frangible

[fran-juh-buhl]
adjective
easily broken; breakable: Most frangible toys are not suitable for young children.

Origin:
1375–1425; late Middle English < Old French, derivative of Latin frangere to break; see -ible

frangibility, frangibleness, noun
nonfrangibility, noun
nonfrangible, adjective

frangible, fungible.


fragile, frail.
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World English Dictionary
frangible (ˈfrændʒɪbəl)
 
adj
breakable or fragile
 
[C15: from Old French, ultimately from Latin frangere to break]
 
frangi'bility
 
n
 
'frangibleness
 
n

Collins English Dictionary - Complete & Unabridged 10th Edition
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Etymonline
Word Origin & History

frangible
1440, from M.Fr. frangible, from M.L. frangibilis, from L. frangere "to break" (see fraction).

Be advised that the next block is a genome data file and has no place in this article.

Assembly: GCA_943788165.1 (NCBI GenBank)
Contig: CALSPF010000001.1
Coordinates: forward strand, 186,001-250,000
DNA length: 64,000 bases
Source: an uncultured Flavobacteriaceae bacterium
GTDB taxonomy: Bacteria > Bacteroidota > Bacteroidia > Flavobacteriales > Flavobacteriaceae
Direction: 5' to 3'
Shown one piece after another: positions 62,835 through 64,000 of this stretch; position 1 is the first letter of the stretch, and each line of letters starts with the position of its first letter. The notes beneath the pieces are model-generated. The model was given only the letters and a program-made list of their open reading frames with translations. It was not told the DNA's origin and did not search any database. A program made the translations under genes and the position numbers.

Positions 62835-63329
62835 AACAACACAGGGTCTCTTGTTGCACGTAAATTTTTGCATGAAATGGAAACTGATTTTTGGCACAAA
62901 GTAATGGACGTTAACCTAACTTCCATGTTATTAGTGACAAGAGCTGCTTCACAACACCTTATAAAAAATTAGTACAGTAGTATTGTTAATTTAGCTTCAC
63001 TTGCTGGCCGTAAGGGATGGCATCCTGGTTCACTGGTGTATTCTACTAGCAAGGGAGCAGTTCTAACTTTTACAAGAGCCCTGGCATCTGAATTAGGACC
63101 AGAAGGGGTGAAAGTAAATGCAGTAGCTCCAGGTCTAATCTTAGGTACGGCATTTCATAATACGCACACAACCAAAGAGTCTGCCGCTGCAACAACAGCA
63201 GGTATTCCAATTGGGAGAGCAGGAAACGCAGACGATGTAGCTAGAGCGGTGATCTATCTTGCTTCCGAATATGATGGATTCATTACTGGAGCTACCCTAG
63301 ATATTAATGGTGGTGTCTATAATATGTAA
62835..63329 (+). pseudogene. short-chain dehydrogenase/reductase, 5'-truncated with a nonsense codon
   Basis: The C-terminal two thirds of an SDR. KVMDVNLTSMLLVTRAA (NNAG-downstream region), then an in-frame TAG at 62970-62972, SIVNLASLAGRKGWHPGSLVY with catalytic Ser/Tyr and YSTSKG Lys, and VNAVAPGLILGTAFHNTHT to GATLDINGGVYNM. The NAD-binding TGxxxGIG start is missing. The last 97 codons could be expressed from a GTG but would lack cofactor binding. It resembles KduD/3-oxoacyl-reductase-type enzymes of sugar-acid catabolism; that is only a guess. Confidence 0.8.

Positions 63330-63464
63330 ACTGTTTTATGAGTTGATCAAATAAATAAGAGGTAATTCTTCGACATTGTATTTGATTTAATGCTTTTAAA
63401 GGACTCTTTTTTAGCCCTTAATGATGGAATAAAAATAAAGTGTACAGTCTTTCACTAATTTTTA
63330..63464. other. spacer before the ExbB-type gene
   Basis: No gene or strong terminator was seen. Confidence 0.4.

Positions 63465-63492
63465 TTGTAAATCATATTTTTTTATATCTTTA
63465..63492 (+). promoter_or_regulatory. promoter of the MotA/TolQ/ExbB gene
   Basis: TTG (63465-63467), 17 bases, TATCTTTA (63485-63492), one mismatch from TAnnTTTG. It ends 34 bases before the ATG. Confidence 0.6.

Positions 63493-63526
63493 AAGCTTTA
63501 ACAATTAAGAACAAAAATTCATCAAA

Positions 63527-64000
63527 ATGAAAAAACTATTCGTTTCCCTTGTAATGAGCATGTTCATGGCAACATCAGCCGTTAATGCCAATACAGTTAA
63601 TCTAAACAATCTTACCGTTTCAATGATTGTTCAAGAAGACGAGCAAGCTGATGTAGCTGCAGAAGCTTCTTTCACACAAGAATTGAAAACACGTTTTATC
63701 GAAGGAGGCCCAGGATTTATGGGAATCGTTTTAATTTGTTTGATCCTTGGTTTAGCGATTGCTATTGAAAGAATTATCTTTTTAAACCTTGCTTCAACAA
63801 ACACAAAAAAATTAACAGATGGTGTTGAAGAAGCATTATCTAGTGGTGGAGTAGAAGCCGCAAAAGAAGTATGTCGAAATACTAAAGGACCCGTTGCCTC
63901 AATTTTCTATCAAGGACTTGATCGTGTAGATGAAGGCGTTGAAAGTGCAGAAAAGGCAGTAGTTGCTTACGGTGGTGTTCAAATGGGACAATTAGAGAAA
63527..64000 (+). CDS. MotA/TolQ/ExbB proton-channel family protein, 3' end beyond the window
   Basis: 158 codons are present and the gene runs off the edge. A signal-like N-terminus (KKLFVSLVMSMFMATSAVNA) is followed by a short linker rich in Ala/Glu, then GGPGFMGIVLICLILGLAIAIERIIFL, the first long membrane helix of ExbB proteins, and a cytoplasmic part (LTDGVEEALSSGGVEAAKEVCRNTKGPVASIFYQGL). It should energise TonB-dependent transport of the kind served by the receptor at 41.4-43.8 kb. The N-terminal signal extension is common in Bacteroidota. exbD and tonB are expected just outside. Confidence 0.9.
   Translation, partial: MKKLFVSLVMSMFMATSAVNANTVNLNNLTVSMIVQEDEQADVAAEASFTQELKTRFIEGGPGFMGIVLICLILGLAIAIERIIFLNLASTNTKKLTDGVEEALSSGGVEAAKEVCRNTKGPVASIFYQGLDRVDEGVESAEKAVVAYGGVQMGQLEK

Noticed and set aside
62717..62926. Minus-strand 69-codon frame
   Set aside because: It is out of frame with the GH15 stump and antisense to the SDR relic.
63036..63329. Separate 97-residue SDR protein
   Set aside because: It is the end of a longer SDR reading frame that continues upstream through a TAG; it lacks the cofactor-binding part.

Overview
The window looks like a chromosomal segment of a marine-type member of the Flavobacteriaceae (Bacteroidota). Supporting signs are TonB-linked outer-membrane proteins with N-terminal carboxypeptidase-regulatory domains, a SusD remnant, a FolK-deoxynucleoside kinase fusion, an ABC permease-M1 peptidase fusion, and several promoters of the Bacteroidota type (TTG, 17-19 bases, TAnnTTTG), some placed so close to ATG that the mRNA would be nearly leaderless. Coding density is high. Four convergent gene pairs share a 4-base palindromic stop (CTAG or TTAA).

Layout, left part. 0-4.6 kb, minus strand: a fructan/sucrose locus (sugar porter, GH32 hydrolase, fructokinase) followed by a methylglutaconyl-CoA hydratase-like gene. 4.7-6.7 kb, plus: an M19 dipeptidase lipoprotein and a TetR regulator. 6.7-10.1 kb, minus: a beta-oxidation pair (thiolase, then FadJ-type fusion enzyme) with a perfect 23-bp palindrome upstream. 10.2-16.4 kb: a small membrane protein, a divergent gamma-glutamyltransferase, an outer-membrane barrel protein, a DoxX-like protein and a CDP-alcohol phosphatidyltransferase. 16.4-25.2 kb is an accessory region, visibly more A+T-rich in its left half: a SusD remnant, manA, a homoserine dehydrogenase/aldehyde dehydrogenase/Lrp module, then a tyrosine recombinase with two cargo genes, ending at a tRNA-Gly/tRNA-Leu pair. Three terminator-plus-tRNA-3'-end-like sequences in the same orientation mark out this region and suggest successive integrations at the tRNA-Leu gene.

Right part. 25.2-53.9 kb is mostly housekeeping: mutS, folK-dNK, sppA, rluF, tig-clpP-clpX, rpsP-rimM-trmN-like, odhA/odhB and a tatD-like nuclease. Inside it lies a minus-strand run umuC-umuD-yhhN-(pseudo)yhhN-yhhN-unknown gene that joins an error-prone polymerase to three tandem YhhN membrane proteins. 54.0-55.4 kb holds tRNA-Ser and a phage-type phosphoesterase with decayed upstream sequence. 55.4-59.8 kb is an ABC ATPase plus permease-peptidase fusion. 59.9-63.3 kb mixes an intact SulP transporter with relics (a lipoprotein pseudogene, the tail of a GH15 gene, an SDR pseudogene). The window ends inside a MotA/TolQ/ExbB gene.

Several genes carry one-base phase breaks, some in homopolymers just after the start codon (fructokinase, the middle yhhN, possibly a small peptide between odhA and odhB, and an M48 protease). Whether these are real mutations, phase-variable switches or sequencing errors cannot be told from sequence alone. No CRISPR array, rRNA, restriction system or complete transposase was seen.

Online Etymology Dictionary, © 2010 Douglas Harper
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Example sentences
Frangible bullets are designed to crumble into small pieces on impact with a rigid target or backstop.
Breakaway light poles rely on frangible transformer bases to provide the breakaway feature.
Lamps and frangible fittings may be obtained from the equipment supplier.
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